Jeffrey J. Neil, MD, PhD
Our research group is focused on application of magnetic resonance methods to obtain a better understanding of brain injury. The methods used include magnetic resonance (MR) imaging and spectroscopy. We have been applying these methods to both animal models of brain injury and human subjects. Four representative projects are described below.
One recent innovation in imaging of brain injury has been the use of diffusion tensor imaging (DTI) for early detection of brain injury. Whereas conventional MR imaging methods do not show injury for hours to days after its occurrence, DTI shows injury within minutes. We are employing both animal models and tissue culture to investigate the basis for image contrast in DTI following injury.
We have been applying Bayesian probability theory to analysis of MR imaging and spectroscopy data.
We have been evaluating the use of sodium imaging for assessing brain injury. While sodium imaging presents technical challenges when compared with conventional MR imaging, the contrast available in sodium images of injured tissue is quite high. This is a result of increased tissue sodium content associated with the loss of ion homeostasis and increase in intracellular sodium levels in injured brain.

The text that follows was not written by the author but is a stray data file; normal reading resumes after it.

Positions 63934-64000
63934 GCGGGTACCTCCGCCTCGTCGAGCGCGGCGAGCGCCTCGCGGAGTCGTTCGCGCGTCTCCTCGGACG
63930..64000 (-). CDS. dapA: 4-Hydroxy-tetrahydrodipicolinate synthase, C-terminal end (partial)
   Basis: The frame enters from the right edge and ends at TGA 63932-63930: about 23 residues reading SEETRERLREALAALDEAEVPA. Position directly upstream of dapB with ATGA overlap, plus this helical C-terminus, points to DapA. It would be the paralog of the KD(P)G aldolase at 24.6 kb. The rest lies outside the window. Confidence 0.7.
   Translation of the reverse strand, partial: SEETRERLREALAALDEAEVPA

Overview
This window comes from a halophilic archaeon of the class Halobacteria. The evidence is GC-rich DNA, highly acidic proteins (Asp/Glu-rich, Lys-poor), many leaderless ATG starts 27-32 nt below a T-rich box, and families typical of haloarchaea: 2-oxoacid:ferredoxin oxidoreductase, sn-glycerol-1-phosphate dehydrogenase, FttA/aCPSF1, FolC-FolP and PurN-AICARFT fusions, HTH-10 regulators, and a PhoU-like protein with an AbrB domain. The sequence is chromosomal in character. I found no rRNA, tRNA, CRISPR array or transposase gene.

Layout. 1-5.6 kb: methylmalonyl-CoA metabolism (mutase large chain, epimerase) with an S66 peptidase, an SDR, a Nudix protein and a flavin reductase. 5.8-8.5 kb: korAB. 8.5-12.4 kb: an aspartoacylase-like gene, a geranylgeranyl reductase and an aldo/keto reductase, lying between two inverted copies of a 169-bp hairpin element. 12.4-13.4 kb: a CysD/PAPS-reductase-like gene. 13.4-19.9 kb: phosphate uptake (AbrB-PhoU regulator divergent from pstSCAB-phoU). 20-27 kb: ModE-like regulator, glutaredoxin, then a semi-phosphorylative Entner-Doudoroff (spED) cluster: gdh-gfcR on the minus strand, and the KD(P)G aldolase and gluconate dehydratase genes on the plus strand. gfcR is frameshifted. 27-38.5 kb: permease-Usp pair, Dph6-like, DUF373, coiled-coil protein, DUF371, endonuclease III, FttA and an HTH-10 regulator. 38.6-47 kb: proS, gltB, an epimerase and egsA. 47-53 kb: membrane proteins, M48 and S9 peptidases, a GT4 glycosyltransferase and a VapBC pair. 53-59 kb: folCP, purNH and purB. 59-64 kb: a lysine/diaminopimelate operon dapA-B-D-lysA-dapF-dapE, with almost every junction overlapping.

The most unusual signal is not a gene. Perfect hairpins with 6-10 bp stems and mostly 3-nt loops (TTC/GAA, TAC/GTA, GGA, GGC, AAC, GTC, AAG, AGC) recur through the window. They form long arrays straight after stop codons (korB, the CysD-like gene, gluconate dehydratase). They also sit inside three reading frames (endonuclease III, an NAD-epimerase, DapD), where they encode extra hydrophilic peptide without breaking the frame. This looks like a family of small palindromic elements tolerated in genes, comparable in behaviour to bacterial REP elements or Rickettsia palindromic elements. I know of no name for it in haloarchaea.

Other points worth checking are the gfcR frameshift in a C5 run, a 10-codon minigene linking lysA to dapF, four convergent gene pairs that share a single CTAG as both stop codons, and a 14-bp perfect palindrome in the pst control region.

We have been applying DTI to newborn humans. The primary objective of this study is to determine which proportions of neonatal brain injury occur before birth, during birth, and after birth. The answer to this question has b implications for devising strategies to prevent or treat the brain injury which leads to cerebral palsy in children.